And I am very excited that now we can use these "lessons learned" with the Ferolyn fellows. By bypassing some common stumbling blocks, it accelerates the ability of these bright innovators to go out and change the world.
Q. How will the Ferolyn Fellowship help aspiring medtech entrepreneurs? A. Ferolyn was all about connections. And we are fulfilling that legacy with the fellowship by connecting promising entrepreneurs with the right people who can mentor them based on their individual needs. Here's how it works...each fellow is paired with a host mentor and together they work on a very tailored program. A big component of this is introducing the innovators to the people they want to get to know in their industry or product category.
I haven't seen any other programs like the Ferolyn Fellowship that can offer this level of tailored mentoring and collaboration. The fellows are at a perfect place in their careers to really benefit from this because they already have terrific experience: they are self-driven and thoughtful, and have developed a number of strong leadership traits.
Q. How are you helping the Ferolyn Fund fellows and why is goal-setting such a critical component of the program and in shaping one's career? A. Companies and individuals spend a lot of time goal setting, but it is often done very poorly. Simply said, the reason we set goals is first, to prioritize our work efforts, and second, to know how much we have accomplished. Setting goals at the beginning of a program like this one is very important so both the fellows and their mentors stay focused on making progress on a few very important things.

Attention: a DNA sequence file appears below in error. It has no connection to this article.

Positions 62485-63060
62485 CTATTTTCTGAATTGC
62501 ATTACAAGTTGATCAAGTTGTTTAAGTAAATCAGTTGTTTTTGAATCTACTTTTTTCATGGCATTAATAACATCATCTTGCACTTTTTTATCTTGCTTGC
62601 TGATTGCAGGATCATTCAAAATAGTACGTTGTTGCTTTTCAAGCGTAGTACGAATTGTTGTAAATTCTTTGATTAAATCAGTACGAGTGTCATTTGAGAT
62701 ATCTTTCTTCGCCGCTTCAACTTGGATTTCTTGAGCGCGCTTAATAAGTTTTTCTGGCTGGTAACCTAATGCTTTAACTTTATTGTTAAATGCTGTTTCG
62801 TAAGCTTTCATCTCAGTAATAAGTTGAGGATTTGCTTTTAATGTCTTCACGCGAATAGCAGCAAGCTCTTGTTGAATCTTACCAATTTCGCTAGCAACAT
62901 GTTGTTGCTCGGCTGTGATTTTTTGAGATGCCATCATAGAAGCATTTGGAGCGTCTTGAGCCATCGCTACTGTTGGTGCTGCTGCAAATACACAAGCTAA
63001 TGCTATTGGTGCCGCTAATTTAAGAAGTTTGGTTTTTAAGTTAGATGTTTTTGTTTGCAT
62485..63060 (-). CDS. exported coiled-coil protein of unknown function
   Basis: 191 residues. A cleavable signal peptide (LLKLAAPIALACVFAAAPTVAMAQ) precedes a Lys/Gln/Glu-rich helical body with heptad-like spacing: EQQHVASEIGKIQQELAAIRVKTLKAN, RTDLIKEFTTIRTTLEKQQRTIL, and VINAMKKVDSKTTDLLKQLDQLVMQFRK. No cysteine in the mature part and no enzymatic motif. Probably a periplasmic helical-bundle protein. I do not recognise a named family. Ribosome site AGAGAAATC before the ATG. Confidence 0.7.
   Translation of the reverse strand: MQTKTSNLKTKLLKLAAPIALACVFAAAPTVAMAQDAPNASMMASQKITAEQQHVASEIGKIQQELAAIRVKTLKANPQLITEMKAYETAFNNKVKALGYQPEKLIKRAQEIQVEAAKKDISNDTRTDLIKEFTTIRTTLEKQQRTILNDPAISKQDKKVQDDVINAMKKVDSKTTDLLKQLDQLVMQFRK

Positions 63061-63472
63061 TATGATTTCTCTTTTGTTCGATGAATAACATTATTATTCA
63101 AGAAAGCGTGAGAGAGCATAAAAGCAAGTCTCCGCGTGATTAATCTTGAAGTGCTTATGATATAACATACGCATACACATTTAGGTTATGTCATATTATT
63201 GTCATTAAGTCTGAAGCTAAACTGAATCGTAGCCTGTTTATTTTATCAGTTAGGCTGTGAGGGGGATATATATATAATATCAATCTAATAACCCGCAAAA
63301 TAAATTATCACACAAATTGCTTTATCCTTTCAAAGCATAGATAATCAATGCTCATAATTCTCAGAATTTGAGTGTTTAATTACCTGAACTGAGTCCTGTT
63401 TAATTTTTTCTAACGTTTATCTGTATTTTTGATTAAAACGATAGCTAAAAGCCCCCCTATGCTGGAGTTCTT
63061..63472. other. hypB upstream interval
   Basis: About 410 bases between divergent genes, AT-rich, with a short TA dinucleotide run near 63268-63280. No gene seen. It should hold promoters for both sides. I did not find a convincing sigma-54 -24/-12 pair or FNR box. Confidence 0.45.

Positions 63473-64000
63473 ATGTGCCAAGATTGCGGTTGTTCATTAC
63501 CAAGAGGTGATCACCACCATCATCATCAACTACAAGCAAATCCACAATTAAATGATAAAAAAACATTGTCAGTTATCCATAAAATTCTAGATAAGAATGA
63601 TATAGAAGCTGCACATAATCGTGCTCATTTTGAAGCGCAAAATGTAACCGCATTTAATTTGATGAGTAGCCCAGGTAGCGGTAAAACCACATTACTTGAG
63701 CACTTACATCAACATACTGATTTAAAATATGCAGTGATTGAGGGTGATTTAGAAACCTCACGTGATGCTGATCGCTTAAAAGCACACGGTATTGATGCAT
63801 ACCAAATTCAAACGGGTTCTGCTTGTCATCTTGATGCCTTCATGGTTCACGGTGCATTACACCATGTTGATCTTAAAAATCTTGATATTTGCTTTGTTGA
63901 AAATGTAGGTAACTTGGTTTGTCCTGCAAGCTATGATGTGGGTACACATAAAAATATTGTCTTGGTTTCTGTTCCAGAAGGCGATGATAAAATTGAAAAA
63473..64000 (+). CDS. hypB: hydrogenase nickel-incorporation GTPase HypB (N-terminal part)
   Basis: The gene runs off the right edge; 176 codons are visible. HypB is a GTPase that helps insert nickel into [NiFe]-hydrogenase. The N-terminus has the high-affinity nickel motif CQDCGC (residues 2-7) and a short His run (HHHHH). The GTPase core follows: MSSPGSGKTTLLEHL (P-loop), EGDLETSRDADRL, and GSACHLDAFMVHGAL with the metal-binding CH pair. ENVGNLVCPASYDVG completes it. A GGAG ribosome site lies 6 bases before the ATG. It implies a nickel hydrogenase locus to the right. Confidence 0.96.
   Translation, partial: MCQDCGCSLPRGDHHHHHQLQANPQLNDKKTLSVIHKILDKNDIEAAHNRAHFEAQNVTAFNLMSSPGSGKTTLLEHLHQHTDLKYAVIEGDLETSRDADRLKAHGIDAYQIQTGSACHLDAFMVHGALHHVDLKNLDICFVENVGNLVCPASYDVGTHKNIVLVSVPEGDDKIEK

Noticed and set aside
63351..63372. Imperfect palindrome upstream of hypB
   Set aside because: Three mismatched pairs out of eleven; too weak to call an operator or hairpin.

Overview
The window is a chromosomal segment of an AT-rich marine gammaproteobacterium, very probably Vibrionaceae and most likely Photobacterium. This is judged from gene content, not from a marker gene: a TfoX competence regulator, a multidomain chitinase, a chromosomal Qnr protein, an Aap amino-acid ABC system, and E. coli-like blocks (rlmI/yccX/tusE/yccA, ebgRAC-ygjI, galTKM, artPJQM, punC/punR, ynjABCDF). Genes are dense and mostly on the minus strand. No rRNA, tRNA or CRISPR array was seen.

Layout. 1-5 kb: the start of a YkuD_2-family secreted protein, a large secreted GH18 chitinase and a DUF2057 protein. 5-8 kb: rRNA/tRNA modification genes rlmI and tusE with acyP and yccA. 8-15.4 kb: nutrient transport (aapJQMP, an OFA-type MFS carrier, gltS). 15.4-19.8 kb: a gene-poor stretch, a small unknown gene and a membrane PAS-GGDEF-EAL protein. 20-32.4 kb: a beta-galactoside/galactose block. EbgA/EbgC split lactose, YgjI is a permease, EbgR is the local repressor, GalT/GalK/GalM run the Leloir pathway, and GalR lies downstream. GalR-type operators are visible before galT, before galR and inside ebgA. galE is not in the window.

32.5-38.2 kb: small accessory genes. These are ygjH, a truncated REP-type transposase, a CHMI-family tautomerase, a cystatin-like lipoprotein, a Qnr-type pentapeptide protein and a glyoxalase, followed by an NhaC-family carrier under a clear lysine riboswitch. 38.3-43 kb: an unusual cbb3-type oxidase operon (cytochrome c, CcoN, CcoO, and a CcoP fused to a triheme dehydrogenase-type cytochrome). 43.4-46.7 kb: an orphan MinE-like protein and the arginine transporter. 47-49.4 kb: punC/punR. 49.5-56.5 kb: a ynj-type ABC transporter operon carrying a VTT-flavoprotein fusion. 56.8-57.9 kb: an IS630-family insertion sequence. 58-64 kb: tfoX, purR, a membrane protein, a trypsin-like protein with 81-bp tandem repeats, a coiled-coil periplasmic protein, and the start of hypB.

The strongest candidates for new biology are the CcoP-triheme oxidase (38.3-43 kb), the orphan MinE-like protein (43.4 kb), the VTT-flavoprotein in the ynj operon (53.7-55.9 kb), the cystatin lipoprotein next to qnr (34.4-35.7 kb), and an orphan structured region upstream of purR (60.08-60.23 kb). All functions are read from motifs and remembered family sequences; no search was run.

The goal-setting session we held with the Ferolyn fellows was very specific to help identify what they want to gain from the program. We discussed what they are trying to do, what they see as challenges and what they feel they are not yet doing well in their roles. We also talked about whom they might want to meet in their industry or with relevant experience.
To be effective, goals have to be SMART: specific, measureable, actionable, relevant and timely. Too often people fall into the trap of setting vague goals that are hard to measure. We wanted to ensure that each fellow focused on a small number of very specific things they wanted to accomplish. Setting the goals helped them crystallize their thoughts about what they wanted to achieve in the program.
The Ferolyn Fellowship is a winning combination of a passionate advisory board, top-notch mentors and some of the brightest entrepreneurs in the medtech space.
Mike Markkula and his wife Linda are long-time supporters of the Fogarty Institute